According to myhomevitality, over 80% of relationship issues are caused by misunderstandings and poor communication patterns, which could have been resolved if one party just let out what they have been bottling up inside. While talking about things might feel difficult, it can go a really long way to solving problems. If you don’t feel comfortable speaking to the people you’re having difficulties with, chat with someone else you trust. But talking is a great way to foster closeness and open up relationships. The more we communicate with one another, the more we can understand each other’s points of view. This can be especially useful with those we’re finding difficult (if we can stop butting heads for long enough!).
One of the quickest ways to diffuse tension
Agreeing to disagree is one of the quickest ways to diffuse tension. In the wise words of Elsa, know when to “let it go”. It takes two people to keep an argument going and if a conflict is going nowhere (which, let’s face it, lots of times is often the case), you can choose to move on. Agreeing to disagree is a good way to make sure you stop the conversation in its tracks in a way that isn’t going to offend anyone, meaning you can remain civil and keep relationships as positive as possible.
Avoid unrealistic expectations
While a picture-perfect Christmas has long been the hallmark of ads and movies, the reality is often far different. And that’s even before we bring Instagram into the picture. Comparison is rife at the best of times, but when Insta is serving up perfectly curated Christmas scenes and the scene in your house feels less than impeccable in terms of family relationships, it can be a bit jarring. If you know you’re prone to idealising the perfect Christmas, let go of any unrealistic expectations. Remember the idea of ‘good enough’. After the last few years, perfection can, in our opinion, do one. Just surviving is enough. Remember that ‘good enough’ is enough. When we lower our own expectations of ourselves and each other, things seem to flow better.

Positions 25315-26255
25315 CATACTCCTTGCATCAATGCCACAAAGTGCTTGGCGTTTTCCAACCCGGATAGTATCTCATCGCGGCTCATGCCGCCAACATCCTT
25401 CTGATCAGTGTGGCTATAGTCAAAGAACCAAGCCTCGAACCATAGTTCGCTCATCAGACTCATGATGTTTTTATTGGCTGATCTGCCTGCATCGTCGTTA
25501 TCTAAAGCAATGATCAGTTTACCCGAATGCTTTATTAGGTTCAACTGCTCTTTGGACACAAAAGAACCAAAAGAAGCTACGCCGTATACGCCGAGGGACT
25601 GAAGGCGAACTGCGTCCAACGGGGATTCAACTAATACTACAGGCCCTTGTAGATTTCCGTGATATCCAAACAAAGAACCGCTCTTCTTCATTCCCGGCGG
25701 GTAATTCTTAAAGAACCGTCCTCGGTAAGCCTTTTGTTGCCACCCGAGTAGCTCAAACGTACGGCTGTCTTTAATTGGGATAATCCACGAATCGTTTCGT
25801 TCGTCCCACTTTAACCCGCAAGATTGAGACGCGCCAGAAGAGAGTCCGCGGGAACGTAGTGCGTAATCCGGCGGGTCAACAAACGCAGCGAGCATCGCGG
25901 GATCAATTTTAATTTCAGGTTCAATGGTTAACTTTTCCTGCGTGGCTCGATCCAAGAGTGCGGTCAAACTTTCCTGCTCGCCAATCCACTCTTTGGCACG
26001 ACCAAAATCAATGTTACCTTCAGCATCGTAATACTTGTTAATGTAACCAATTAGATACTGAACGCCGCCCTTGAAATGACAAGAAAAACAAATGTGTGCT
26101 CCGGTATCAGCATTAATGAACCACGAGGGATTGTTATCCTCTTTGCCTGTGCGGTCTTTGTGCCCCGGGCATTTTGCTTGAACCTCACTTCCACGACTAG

Be aware of any issues – and don’t expect Christmas to fix them
Kate Thompson explains that often we can expect Christmas to fix our issues, which can make them feel all the more tricky in the cold light of day. “Perversely, the more difficult the festive period may be, the more this imprint of something magical that can wipe out all ills and mend the deepest hurt can prevail. The idea that Christmas will make everything in a relationship or family alright again is a strong one to resist – cue the John Lewis Christmas advert. But when the holidays are over and we wake up to rediscover our difficulties have not evaporated, it can sometimes make things worse than ever.”
Awareness is key again. Tavistock urges couples experiencing anxiety, worry and confusion about their relationship to seek expert support to help avoid a crisis. Support can help avoid relationship breakdowns, emotional turmoil and potential mental health issues for the whole family.
Look after yourself
Time for yourself over the festive period is essential when it comes to managing family relationships. Find mindful moments or steal some time for self-care, even if you only have five or ten minutes. If you have the capacity, giving back is good for the soul and there are so many people and organisations in need around Christmas time.
Taking time to reflect on what Christmas means to you and what really matters can also help you take stock when things get heated with family members. If it’s about your kids and your close family, if Auntie Jean is banging on about politics, you can tap into this and focus on how your little ones reacted to when the Christmas tree went up, or remember your partner’s face when they opened the gift that you chose so carefully.